SIOUX CITY -- Rick Bertrand, a Sioux City businessman and former Iowa Republican state senator, declined to put a mask on Monday while addressing the Sioux City Council about proposed ordinance changes that would hold private landowners liable for fireworks violations occurring on their property.
When Bertrand stepped to the podium unmasked, Councilman Alex Watters told him, "There's an ordinance in this building, so we need you to wear one."
A mask was handed to Bertrand, but he declined to put it on and held the mask in his hand as he spoke about how the fireworks ordinance, which he called "too subjective," would impact him as a landlord.
"I just don't think that going back to the property owners is actually going to fix the problem that you guys are trying to address," said Bertrand, who left the council chambers immediately after speaking.
Later on, during the council concerns portion of the meeting, Watters stated that "some people act very selfishly and childishly by refusing to wear a mask." He urged residents to band together as a community and protect their fellow citizens by wearing masks.
"As a country, we've lost 350,000 people. I'd say that's probably something we should pay attention to and maybe heed the warnings of health care professionals. I don't know if Mr. Bertrand has a medical degree. I'm not sure. But I would really urge us to listen to science."
Since July, visitors and staff have been required to wear face coverings while inside City Hall and other city buildings to impede the spread of the novel coronavirus. A public health order issued in mid-November by Iowa Gov. Kim Reynolds, which requires mask wearing when people are in an indoor public space and unable to social distance for 15 minutes or longer, remains in effect until Jan. 8.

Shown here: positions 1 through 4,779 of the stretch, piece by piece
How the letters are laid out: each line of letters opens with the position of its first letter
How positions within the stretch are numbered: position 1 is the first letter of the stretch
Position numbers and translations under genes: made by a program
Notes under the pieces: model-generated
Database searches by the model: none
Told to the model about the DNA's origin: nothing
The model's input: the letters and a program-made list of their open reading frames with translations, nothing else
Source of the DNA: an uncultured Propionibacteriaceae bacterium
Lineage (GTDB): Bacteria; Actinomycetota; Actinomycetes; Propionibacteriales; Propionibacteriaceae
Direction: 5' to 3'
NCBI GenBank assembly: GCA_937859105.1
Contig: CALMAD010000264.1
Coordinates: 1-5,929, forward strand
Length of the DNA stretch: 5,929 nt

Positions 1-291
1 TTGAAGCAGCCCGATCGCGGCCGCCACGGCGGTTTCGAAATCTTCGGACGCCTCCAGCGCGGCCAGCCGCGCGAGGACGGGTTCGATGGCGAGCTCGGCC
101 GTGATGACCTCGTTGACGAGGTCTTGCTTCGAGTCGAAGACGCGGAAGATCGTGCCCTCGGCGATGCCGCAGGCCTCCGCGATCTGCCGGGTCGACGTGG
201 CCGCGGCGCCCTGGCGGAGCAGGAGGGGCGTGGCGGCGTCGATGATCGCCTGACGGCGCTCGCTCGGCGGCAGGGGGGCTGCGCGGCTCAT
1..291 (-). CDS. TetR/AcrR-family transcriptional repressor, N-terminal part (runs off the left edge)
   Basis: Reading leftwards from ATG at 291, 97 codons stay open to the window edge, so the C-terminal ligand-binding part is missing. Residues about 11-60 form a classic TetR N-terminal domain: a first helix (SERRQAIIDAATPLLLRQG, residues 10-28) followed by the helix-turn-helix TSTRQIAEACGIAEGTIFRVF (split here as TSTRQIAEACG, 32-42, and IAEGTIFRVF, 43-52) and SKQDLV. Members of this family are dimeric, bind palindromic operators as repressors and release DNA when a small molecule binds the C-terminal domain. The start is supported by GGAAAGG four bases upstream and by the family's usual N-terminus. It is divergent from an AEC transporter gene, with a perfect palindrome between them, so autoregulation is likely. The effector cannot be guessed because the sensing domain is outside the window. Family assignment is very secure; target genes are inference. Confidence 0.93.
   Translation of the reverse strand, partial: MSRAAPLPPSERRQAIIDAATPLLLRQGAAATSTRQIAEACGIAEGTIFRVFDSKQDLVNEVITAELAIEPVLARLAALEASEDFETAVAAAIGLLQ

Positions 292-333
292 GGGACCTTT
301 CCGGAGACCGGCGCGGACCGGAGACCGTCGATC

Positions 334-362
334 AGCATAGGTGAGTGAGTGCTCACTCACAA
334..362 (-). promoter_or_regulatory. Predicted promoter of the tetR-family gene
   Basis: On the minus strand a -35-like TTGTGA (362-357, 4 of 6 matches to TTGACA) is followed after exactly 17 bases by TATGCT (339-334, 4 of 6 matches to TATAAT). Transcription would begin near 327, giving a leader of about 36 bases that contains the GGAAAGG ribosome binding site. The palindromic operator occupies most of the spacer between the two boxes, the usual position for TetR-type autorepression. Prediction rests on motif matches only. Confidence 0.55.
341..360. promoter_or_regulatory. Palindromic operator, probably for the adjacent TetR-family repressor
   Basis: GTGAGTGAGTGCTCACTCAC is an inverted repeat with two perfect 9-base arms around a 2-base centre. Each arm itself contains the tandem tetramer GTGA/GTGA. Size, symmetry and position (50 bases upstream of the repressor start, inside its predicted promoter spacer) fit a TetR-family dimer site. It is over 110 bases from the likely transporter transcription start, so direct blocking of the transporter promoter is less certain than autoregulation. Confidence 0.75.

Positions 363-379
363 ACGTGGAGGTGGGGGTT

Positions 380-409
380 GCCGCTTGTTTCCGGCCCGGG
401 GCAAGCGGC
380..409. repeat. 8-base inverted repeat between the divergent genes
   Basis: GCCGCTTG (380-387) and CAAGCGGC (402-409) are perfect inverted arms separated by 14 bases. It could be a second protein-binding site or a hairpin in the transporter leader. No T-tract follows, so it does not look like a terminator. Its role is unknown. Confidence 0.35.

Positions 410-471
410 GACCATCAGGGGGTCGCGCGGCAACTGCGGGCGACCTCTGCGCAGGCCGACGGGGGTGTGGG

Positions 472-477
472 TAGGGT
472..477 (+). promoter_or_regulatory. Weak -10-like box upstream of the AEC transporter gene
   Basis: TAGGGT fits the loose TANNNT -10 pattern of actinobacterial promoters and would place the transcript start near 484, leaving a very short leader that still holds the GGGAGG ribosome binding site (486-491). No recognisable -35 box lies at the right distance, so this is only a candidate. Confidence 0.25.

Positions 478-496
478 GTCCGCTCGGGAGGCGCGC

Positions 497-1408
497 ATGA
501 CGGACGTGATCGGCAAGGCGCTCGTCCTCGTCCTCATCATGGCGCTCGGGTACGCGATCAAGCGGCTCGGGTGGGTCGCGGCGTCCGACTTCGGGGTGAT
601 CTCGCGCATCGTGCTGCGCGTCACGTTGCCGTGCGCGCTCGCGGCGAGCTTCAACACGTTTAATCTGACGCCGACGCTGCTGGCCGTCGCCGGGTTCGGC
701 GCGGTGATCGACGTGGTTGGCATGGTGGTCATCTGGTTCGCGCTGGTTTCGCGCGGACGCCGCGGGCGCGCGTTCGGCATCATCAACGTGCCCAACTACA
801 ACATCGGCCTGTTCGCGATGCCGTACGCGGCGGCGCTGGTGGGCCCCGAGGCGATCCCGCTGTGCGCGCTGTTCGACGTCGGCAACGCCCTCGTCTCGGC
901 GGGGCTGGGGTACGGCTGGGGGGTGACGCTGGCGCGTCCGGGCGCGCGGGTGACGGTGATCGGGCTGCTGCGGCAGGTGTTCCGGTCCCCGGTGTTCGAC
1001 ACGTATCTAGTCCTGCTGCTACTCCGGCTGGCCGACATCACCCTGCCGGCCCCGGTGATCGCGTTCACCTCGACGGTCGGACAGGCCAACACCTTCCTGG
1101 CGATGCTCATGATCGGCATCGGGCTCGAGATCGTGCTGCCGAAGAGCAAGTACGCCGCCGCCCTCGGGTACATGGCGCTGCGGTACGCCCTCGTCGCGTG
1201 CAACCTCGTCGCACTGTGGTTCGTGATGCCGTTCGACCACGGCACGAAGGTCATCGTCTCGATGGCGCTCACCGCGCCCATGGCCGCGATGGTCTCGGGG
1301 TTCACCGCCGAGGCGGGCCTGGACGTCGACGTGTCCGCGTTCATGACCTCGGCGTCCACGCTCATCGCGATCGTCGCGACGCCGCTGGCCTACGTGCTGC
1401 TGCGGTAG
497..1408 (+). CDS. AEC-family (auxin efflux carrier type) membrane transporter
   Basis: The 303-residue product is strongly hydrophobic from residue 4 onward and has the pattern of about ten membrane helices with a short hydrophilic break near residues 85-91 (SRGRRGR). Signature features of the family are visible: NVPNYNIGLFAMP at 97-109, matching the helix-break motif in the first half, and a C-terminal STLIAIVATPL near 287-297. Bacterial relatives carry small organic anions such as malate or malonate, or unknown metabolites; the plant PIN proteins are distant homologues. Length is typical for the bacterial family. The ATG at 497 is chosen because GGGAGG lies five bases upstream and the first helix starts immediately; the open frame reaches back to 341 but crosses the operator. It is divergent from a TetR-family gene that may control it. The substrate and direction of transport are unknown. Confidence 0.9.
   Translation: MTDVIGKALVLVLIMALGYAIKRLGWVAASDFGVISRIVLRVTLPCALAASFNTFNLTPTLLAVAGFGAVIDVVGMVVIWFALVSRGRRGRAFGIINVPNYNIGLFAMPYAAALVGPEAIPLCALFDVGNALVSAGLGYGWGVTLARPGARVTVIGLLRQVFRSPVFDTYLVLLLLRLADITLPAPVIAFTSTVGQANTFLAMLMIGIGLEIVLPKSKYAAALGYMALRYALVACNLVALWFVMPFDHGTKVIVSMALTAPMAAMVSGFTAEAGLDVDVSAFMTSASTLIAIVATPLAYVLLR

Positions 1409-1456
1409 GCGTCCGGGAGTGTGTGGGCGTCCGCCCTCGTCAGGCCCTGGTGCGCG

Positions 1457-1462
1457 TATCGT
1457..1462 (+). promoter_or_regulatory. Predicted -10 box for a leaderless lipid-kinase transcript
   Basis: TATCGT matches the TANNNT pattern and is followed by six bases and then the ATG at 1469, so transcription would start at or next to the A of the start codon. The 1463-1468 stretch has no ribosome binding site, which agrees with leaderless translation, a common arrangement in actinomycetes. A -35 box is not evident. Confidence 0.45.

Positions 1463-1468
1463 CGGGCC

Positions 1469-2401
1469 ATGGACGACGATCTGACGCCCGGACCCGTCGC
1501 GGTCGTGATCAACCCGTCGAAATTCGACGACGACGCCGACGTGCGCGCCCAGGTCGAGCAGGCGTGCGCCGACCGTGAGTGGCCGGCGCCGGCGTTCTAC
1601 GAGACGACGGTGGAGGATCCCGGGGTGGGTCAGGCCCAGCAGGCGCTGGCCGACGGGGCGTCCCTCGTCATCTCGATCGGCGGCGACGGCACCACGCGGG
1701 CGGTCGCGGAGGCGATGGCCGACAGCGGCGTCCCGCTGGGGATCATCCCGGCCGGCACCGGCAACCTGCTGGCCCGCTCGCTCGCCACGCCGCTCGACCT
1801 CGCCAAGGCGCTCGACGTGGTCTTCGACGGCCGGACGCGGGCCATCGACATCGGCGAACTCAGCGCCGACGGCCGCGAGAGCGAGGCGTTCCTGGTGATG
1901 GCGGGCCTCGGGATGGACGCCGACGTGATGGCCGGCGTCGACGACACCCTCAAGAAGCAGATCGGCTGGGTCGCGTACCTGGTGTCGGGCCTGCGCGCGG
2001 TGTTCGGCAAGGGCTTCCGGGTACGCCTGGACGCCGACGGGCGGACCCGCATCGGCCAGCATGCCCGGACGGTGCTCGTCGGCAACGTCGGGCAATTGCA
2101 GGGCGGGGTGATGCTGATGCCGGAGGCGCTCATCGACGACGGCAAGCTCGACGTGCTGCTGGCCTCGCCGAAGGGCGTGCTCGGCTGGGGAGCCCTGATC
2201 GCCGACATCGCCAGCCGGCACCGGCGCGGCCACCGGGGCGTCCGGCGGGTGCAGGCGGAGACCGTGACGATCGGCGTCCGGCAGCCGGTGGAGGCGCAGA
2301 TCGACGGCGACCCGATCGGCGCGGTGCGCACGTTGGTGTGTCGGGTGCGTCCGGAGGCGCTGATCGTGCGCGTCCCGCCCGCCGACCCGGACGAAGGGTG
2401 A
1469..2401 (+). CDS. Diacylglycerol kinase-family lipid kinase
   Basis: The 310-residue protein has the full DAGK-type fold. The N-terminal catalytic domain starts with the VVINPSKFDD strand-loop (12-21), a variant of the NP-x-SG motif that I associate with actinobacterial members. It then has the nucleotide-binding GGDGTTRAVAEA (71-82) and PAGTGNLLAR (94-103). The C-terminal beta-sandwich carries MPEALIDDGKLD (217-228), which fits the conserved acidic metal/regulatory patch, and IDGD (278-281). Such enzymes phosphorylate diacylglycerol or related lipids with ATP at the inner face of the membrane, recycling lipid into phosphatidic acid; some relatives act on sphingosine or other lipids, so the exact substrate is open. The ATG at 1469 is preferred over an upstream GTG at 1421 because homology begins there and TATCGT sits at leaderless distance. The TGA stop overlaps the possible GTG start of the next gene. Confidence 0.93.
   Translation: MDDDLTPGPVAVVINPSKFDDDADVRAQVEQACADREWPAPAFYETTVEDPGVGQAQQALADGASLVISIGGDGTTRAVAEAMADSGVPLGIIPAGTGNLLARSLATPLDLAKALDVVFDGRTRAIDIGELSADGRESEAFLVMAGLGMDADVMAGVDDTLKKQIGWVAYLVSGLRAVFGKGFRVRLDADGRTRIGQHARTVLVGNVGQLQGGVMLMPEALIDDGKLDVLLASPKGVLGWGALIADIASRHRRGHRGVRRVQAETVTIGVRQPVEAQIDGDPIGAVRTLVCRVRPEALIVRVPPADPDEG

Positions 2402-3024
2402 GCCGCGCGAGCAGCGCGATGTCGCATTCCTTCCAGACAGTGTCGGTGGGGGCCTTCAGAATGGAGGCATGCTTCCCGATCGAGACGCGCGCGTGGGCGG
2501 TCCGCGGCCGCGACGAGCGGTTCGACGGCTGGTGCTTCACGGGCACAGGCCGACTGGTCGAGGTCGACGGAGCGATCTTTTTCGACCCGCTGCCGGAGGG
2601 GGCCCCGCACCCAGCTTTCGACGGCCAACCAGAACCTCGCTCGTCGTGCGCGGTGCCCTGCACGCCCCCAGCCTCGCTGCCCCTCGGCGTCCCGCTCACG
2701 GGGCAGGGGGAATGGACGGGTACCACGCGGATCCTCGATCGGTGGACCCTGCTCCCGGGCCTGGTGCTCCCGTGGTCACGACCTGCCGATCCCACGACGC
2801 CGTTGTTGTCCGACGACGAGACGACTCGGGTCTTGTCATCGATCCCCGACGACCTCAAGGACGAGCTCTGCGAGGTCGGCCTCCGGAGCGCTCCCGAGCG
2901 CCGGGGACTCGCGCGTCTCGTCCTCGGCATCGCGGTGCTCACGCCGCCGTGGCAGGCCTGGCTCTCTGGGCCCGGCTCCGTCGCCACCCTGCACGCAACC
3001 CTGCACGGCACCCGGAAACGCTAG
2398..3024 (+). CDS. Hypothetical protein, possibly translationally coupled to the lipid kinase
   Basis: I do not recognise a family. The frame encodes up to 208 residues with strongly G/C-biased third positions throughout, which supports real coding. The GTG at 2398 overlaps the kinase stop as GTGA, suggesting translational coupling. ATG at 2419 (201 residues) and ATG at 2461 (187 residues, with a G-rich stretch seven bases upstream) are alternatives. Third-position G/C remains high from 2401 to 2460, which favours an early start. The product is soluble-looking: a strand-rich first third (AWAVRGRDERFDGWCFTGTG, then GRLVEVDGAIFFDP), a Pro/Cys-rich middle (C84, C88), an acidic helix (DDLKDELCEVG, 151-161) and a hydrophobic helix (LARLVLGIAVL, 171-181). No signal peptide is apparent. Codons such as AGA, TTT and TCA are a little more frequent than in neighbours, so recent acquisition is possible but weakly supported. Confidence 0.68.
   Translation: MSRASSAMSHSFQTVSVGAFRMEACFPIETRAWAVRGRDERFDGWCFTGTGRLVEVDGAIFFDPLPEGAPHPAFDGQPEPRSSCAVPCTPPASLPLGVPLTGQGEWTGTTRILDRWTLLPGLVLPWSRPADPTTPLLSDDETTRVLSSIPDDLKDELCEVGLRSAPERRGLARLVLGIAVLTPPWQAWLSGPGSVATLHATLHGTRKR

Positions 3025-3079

When contacted by The Journal by phone after the meeting, Bertrand called Watters "a typical elitist Democrat politician" who "tries to dictate what other people should do."
"I went in there not to talk about a mask. I went in there to talk about fireworks as a property owner. He decided to engage in that conversation," Bertrand said. "I was socially distanced. I was not around anyone. When he offered me the mask, I declined," he said. "... The reality of it is that if they wanted to remove me, remove me. That's not where the other council members were."
Bertrand said he will wear a mask when the legislature passes a law that mandates him to wear a mask.
"You're looking at overreach by local politicians trying to enforce something in a public forum," he said. "Show me the law."
Watters also asked a resident, who spoke before Bertrand, to put a mask on. The man, who said he has a hard time talking with a mask on, obliged.